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The Relationship Between New-Lease and Renewal Rent Growth

New-Lease Growth Dominates Top Markets

By Dave Sorter | Friday, May 5, 2017

 

Rent growth for new leases usually outperformed rent growth for renewed units in the strongest apartment markets during the first quarter of 2017, while the opposite was generally true for lower-performing markets, according to RealPage apartment market data.

Lease transaction data, including renewal rent growth, is now available to Axiometrics clients who upgrade to include RealPage Investment Analytics in their subscription.

New-lease rent growth has historically been much more seasonal than renewal rent growth, according to the apartment data. As the chart below shows, new-lease growth tends to peak in June and hit a trough in December. Meanwhile, renewal rent growth is relatively steady.



Source: RealPage
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Among Axiometrics’ top 50 markets, based on number of units, new-lease rent-growth rates have a much wider spread than the figures for renewals, the RealPage apartment market data shows. The spread between the highest first-quarter new-lease rent growth – Sacramento at 11.7% – and the lowest – Oklahoma City at -3.0% – was 1,470 basis points (bps). On the renewal side, the gap was only 560 bps between the high and the low, again Sacramento and Oklahoma City at 7.7% and 2.1%, respectively.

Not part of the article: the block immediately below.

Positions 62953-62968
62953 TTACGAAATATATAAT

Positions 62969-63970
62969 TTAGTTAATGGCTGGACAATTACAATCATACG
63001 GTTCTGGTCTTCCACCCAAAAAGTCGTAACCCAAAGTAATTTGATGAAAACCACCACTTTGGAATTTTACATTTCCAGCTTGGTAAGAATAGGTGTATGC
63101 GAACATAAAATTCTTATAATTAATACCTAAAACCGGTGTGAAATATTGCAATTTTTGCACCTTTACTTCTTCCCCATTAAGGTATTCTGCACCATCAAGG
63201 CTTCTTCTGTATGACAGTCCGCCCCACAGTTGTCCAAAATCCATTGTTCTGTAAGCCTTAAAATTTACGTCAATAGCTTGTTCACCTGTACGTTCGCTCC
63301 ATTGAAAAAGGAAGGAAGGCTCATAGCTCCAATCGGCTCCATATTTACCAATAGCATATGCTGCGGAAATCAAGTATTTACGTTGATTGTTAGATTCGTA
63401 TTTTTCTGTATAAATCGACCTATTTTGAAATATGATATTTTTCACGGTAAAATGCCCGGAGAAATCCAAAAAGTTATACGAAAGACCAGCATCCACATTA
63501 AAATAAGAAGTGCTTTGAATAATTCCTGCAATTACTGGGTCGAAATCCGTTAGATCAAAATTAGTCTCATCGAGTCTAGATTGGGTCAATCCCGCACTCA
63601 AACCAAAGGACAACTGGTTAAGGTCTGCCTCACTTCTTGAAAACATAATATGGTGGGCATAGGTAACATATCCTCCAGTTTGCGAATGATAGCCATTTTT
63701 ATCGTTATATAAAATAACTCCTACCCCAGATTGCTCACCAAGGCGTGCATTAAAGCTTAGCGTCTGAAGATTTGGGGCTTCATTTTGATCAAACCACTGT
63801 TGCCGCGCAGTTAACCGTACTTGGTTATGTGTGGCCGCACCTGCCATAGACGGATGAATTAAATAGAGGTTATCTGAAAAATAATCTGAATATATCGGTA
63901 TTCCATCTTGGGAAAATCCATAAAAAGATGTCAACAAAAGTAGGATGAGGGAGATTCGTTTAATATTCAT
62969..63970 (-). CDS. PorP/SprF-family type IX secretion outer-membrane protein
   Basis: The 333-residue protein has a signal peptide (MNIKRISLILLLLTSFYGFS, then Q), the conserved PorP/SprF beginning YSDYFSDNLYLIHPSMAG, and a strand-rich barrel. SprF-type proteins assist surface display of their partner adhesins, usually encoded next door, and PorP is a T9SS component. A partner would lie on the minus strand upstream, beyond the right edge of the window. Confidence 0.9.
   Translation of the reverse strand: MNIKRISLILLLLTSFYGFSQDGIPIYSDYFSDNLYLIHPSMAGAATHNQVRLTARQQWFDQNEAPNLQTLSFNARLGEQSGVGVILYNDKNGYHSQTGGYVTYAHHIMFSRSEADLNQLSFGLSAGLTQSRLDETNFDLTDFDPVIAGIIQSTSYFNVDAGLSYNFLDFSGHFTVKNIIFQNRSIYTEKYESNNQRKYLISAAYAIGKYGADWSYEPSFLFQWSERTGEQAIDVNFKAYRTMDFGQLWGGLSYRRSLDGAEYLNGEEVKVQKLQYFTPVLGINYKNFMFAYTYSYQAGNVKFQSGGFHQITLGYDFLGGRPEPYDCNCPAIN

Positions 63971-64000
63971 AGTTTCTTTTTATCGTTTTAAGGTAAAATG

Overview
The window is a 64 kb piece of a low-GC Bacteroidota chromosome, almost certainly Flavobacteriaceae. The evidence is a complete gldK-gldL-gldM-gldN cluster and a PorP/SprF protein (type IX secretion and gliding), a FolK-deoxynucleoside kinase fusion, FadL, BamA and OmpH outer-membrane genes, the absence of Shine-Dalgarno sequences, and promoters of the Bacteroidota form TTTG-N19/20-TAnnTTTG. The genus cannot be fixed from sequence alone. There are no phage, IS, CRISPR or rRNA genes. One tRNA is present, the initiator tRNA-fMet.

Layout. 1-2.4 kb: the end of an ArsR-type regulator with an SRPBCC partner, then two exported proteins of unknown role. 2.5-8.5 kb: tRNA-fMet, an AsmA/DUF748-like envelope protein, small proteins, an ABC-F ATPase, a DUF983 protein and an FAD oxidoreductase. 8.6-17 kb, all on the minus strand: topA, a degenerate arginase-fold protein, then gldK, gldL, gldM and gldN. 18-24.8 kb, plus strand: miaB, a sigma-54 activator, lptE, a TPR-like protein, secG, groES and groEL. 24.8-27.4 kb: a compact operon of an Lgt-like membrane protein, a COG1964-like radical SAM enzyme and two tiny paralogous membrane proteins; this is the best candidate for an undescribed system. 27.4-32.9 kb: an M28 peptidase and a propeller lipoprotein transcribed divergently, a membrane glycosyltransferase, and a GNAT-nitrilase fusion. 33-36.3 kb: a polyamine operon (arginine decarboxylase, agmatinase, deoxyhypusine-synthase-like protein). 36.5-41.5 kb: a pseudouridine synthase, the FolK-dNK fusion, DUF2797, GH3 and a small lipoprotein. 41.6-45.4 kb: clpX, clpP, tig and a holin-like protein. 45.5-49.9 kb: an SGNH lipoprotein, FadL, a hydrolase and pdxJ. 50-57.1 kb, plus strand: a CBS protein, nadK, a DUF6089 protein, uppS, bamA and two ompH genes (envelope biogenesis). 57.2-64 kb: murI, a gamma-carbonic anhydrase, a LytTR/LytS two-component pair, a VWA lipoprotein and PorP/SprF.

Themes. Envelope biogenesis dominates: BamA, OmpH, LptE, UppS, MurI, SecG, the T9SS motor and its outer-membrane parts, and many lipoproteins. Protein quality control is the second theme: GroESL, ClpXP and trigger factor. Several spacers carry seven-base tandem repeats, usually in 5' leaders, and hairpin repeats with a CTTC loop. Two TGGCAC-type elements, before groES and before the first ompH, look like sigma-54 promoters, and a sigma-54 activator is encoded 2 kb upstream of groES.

Three of the top five markets for combined rent growth, comprising both new-lease and combined figures, recorded higher new-lease growth than renewal growth. One other was almost even, though the renewal number was slightly higher, and in only one was renewal growth significantly higher.



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And, in all five of the top 50 markets with the lowest combined rent growth, renewal growth has a strong edge over new-lease growth.

 


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These lower-performing markets also have the biggest differential between new-lease and renewal rates, showing that the largest gaps are in metros where new-lease rent growth is suffering the most.


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This is very likely a supply and demand issue. Almost all the markets above are receiving a huge amount of new supply (relative to their size), and slowing job growth in these metros is minimizing the demand for apartments. DC is the job-growth exception, but even its increased demand is not enough to support the massive amount of new properties entering the market – especially when most of those new projects are of the Class A++ variety.

So, in the face of all the new competition, property owners and managers have to soften their new-lease rents. That competition sometimes trickles down to lower classes, as well.

Meanwhile, the metros with the highest new-lease rent growth tend to have a narrower gap between new-lease and renewal figures.


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The metros with the 10 lowest differentials are all among the top 14 for new-lease rent growth. Some of these markets, such as Sacramento and Riverside, are low-supply markets, while others have the job growth to accommodate the new units coming to market.

As might be expected, the national figures are in between the two extremes, with 4.0% new-lease rent growth in the first quarter and 4.8% renewal growth.  

 

 

Dave Sorter

Dave Sorter

Journalist

Dave Sorter is an award-winning journalist who spent 30 years as a newspaper reporter and editor before joining Axiometrics. He oversees all Axio blogs and newsletters and serves as senior editor of all Axio publications.

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